A Counselor Reflects on Mere Christianity by C.S. Lewis
“No man, I suppose, is tempted to every sin. It so happens that the impulse which makes men gamble has been left out of my make-up; and, no doubt, I pay for this by the lacking of some good impulse of which it is the excess or perversion (p. xii).” Mere Christianity by C.S. Lewis
There is an old adage that says, “Most weaknesses are exaggerated strengths.” I think that is very similar to what C.S. Lewis is saying here. If we do not understand the principle being explained here, then our battle with sin will result in excessive discouragement and self-abasement.
Let’s start with a few illustrations of this principle.
Sin: Harsh Anger
Good Impulse: Willingness to confidently and clearly stand for “truth” or what is “right”
Result of Absence: Being unduly influenced by popular opinion
Good Impulse: High levels of compassion, loyalty, and the ability to empathize with other’s suffering
Result of Absence: Self-centeredness with the inability to see things from others’ perspective
These are only two possible examples. Each could have other possible good impulses at their root and other possible results of their absence. But, hopefully, you can begin to see the point that C.S. Lewis was illustrating.
I would like to draw two points of application. The first applies to our personal battle with sin and the resulting discouragement. The second applies to our expression of leadership, particularly instructing during discipline, as parents.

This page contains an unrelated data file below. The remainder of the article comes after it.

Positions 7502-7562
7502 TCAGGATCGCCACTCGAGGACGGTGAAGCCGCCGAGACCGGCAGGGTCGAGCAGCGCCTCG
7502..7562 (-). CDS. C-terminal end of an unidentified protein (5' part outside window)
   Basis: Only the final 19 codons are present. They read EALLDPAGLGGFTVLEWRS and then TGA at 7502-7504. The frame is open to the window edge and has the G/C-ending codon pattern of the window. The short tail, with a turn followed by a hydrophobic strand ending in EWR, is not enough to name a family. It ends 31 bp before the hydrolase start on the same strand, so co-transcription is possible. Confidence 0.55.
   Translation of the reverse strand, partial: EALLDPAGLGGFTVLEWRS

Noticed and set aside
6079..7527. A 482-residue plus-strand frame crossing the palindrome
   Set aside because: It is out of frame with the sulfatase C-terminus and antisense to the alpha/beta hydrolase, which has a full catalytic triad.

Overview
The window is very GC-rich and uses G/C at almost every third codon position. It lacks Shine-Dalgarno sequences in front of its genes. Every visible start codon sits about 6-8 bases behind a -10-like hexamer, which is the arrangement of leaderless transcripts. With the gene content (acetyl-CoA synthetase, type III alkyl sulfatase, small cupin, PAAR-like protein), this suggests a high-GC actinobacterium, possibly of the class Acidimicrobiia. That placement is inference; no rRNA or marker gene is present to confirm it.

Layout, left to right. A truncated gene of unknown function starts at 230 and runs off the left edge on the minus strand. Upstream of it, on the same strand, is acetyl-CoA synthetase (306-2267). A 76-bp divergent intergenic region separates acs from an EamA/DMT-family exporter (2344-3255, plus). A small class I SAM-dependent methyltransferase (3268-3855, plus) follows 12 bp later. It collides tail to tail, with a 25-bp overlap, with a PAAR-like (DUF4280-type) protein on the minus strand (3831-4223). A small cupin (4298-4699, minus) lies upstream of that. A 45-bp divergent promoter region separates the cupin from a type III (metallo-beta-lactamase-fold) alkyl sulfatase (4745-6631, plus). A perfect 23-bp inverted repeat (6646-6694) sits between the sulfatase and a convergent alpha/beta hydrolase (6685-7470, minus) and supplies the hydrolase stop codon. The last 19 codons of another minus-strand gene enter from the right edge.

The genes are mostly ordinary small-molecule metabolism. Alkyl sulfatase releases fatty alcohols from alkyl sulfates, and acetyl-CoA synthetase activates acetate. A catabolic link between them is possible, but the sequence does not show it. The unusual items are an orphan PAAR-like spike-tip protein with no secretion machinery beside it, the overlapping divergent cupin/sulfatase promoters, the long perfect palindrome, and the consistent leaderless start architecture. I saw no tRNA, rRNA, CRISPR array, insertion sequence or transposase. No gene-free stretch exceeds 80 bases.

First, after we sin we should not only look for our “temptation triggers” but also the strengths or even spiritual gifts that were distorted as we sinned. What aspect of my person, that God intended for good, did Satan use to blind me to the sin I was committing. For example, what parent has not been blinded by their love and dreams for their child (good gift from God) and from that was excessive in their words during discipline (harsh, guilt trip, slippery slope arguments, personalizing, martyr speech, too long – all sinful). When we see this, our battle with sin becomes an effort to purify the good desire or ability that God has given us; rather than a self-abasing effort to eliminate something that winds up discouraging our efforts to keep trying.
Second, we should have this same mindset when we instruct our children during discipline (this assumes that we are pairing instruction with each occurrence of discipline – hint, hint). During discipline we should regularly emphasize the strength (personality, character, ability) that was revealed, but distorted in the child’s disobedience. Are they a leader, strong-willed, creative, loyal, socially adept, a good delegater, or expressive? In the course of discipline our message is not simply, “What you did was bad and you should never do that again,” but also, “I saw something good God put in you during that disobedience and I am disciplining you to help you use that good thing as God intended.” We might even pray for our children after discipline – not just that they would be obedient in the future, but that God would bless the gifts and abilities He has given our children and use them to do great things.
If this post was beneficial for you, then considering reading other blogs from my “Favorite Posts on Character” post which address other facets of this subject.